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Interview: Jaime Warburton

Jaime Warburton's poems “Upon Seeing Photos of my Ex-Lover’s Cooking-Related Injury,” " and “I Would Have Called, But You Might Have Me Made As Drunk” appeared in the June issue of The Collagist. She is assistant professor of Writing at Ithaca College. Her work has most recently appeared in The Silenced Press and Storyscape; her chapbook Note They Cannot Live Happily is available from Split Oak Press. It is true that she has previously worn Princess Leia costumes. You can find her at jaimewarburton.weebly.com.

1. Can you talk about the inspiration for “Upon Seeing Photos of my Ex-Lover’s Cooking-Related Injury,” " and “I Would Have Called, But You Might Have Me Made As Drunk”? What was on your mind while you were writing these poems?

The inspiration for “Upon Seeing Photos of My Ex-Lover’s Cooking-Related Injury” was, you know, seeing photos of my ex-lover's cooking-related injury. Prosaic. Usually, in an anti-poet way, I throw the manhole cover back on whatever thoughts try to crawl up from the brain-sewers in such circumstances, but this time I let it stay off. The narrative and characters took on something of their own lives, but are grounded in truth.

The genesis of “I Would Have Called, But You Might Have Me Made As Drunk” was different; I was really quite taken by the discovery of a fossilized snake caught in the process of devouring hatching reptiles. I was obsessed with Pompeii when I was a child, and remain fascinated after having visited the city as an adult, and something about  ash-arrested motion and unselfconscious futility felt very much like a poem, as did this fossil.  It taps into this overwhelming desire we have (or maybe only I do) to tell people we care about about our experiences, to draw them closer to ourselves  by saying, “Look; do you understand?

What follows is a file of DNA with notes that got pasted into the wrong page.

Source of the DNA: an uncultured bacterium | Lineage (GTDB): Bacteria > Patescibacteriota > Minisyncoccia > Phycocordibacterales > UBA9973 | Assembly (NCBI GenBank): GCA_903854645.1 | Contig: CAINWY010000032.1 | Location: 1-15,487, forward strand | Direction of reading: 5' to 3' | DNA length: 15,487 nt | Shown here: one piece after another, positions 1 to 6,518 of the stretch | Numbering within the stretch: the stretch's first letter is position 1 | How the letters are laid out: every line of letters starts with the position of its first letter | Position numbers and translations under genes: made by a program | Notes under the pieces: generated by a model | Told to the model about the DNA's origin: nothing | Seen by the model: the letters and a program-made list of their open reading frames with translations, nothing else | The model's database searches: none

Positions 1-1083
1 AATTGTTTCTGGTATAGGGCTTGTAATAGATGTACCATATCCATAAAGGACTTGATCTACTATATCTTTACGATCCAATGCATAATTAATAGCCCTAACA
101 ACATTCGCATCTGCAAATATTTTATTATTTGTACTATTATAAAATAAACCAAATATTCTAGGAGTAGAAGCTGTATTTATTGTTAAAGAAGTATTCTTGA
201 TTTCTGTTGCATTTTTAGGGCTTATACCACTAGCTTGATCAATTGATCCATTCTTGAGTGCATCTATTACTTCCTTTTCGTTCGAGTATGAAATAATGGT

2. Besides the last line of “Upon Seeing Photos of my Ex-Lover’s Cooking-Related Injury,” both of these poems use couplets, with varying line lengths and no rhyme. How did this structure seem right for these poems?

I seldom use couplets, but must have been in a couplet-y mood! The paired lines, punctuated by one left alone, seemed to mirror the emotion of “Upon Seeing...”, and although there's no rhyme scheme, most of the end words have an aural relationship. I prefer my breaks, when I use them, to tell their own story.

“I Would Have Called...” started life as a prose poem. In its revision process, it became lineated, was edited, was sent back to prose form, edited, and sent back to being lineated, where it stayed. As this poem, too, is a kind of dance in understanding between speaker and spoken to, it ended up demonstrating that paired nature – and the longer lines maintain the prose-y, conversational tone that sparked the original version. The form's structure belies the hope beneath the speaker's dismissive last words.

3. Also, both of these poems rely on dual images stacked on one another for the visual aspect that strengthens the personality of the poem. The first poem uses the image of the lover’s fingers—the cut, the ring, the fingernail—followed by the image of the dance—Carole King, the movement, the lasagna. The second poem focuses first on the startling image of the snake about to eat the reptile being birthed from the egg, then settles in the end with the calmer image of the speaker, head thrown back, staring up at the moon. Can you speak a little about these images, and how you use images in your writing?